chetan2u wrote:
The equation \(6 × 5 – 4 ÷ 2 – 3 + 7)^0– 1)^2 = 6\) is missing two opening parentheses. It can be made true if opening parentheses are placed immediately before each of two of the numbers.
Assume that standard order-of-operations principles are followed, whereby multiplication and division are performed before addition and subtraction, unless parentheses indicate otherwise. Select in the table a number before which the first opening parenthesis could be placed and a number before which the second opening parenthesis could be placed, such that the equation would express a true statement. Make only two selections, one in each column.
\(6×5–4÷2–3+7)^0–1)^2=6\)
We can PLUG IN THE ANSWERS.
If opening parentheses are placed before 6, we get:
\((6×5–4÷2–3+7)^0–1)^2=6\)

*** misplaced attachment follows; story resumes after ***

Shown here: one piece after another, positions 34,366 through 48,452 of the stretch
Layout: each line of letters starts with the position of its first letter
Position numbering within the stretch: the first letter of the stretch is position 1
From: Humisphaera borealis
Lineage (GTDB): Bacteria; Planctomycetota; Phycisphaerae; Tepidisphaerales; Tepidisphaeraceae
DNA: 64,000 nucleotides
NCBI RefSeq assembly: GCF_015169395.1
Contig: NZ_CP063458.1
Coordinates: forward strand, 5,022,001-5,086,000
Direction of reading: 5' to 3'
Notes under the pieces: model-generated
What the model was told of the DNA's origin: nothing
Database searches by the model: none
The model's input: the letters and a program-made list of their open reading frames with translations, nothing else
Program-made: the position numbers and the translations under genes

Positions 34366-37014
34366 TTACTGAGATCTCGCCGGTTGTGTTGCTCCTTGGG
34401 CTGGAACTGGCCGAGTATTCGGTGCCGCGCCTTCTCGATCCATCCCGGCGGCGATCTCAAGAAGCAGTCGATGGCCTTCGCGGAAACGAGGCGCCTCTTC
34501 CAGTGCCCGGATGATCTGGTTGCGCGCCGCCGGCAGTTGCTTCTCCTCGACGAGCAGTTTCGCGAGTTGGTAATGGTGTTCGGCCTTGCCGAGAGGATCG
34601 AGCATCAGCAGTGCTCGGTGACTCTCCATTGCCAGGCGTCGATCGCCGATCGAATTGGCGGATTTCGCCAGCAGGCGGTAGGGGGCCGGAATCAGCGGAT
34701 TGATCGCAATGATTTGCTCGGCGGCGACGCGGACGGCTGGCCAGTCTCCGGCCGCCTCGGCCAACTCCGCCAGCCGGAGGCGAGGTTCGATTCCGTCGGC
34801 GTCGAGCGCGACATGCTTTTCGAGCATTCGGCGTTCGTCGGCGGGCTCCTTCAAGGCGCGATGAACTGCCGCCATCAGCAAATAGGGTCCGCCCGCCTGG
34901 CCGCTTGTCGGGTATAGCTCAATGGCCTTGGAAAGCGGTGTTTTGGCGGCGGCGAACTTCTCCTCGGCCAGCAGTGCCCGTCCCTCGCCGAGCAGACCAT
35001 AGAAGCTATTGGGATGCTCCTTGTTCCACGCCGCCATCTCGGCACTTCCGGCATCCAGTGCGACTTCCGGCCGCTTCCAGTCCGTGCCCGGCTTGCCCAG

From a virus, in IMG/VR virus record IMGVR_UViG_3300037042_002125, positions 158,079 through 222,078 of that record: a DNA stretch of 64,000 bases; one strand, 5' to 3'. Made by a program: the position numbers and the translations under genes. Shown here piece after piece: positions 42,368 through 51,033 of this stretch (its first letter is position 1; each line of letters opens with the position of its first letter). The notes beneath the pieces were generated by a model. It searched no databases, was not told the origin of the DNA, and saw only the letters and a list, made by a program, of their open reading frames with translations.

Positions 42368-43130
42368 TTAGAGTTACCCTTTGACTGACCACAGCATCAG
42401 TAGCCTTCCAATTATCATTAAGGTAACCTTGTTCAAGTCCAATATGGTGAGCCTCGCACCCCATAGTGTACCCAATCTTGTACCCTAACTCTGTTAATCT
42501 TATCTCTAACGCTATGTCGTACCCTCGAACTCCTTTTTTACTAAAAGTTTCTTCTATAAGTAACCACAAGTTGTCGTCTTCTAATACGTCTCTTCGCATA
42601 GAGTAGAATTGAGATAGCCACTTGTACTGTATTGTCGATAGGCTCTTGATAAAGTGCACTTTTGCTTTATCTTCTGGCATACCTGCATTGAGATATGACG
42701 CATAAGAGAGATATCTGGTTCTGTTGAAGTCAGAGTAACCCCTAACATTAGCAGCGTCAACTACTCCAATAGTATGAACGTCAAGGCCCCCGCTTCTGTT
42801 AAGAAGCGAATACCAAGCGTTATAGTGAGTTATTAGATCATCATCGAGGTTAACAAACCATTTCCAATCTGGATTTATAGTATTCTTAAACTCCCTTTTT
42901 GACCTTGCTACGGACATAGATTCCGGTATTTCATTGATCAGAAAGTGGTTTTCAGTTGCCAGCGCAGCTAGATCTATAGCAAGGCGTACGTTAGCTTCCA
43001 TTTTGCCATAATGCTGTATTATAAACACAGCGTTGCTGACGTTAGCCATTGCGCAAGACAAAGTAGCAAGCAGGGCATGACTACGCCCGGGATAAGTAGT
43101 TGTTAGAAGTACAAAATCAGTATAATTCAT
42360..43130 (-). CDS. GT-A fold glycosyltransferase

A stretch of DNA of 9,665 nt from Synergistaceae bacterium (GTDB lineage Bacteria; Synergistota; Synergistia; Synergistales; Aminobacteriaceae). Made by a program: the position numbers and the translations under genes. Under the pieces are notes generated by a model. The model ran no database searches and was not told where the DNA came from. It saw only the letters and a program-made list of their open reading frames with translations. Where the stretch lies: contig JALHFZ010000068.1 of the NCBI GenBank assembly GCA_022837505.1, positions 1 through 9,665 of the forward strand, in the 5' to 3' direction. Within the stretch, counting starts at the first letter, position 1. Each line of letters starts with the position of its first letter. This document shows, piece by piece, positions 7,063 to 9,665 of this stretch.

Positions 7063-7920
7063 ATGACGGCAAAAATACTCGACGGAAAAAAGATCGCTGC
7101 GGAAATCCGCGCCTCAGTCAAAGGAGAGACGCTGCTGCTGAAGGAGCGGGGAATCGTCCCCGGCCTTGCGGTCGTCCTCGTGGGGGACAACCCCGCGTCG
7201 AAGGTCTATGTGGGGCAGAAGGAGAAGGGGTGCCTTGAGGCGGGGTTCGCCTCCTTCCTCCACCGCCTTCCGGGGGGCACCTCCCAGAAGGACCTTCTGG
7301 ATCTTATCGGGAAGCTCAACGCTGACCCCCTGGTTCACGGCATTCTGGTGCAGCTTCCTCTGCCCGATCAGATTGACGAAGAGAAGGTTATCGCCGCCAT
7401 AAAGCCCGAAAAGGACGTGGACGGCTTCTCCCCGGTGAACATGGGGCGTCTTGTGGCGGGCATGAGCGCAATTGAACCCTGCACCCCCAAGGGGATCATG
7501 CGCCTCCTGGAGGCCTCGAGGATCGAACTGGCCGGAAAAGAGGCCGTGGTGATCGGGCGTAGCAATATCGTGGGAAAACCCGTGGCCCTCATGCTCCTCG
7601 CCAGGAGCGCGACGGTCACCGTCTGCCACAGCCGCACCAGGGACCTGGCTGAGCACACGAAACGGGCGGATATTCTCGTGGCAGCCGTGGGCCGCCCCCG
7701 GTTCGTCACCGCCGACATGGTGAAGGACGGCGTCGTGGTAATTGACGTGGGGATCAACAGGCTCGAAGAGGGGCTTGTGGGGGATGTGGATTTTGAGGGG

Taking the square root of both sides, we get:
\(6×5–4÷2–3+7)^0–1=\sqrt{6}\)
Not viable.
If opening parentheses are placed before 5, we get:
\(6×(5–4÷2–3+7)^0–1)^2=6\)
Dividing both sides by 6, we get:
\((5–4÷2–3+7)^0–1)^2=1\)
Taking the square root of both sides, we get:
\(5–4÷2–3+7)^0–1=1\)
\(5–4÷2–3+7)^0=2\)
This seems viable.
Testing the remaining answer choices:
Before 4 --> \(5–(4÷2–3+7)^0=2\) --> 5-1=2 --> Nope
Before 2 --> \(5-4÷(2–3+7)^0=2\) --> 5-4=2 --> Nope
Before 3 --> \(5–4÷2–(3+7)^0=2\) --> 5-2-1 = 2 --> Success!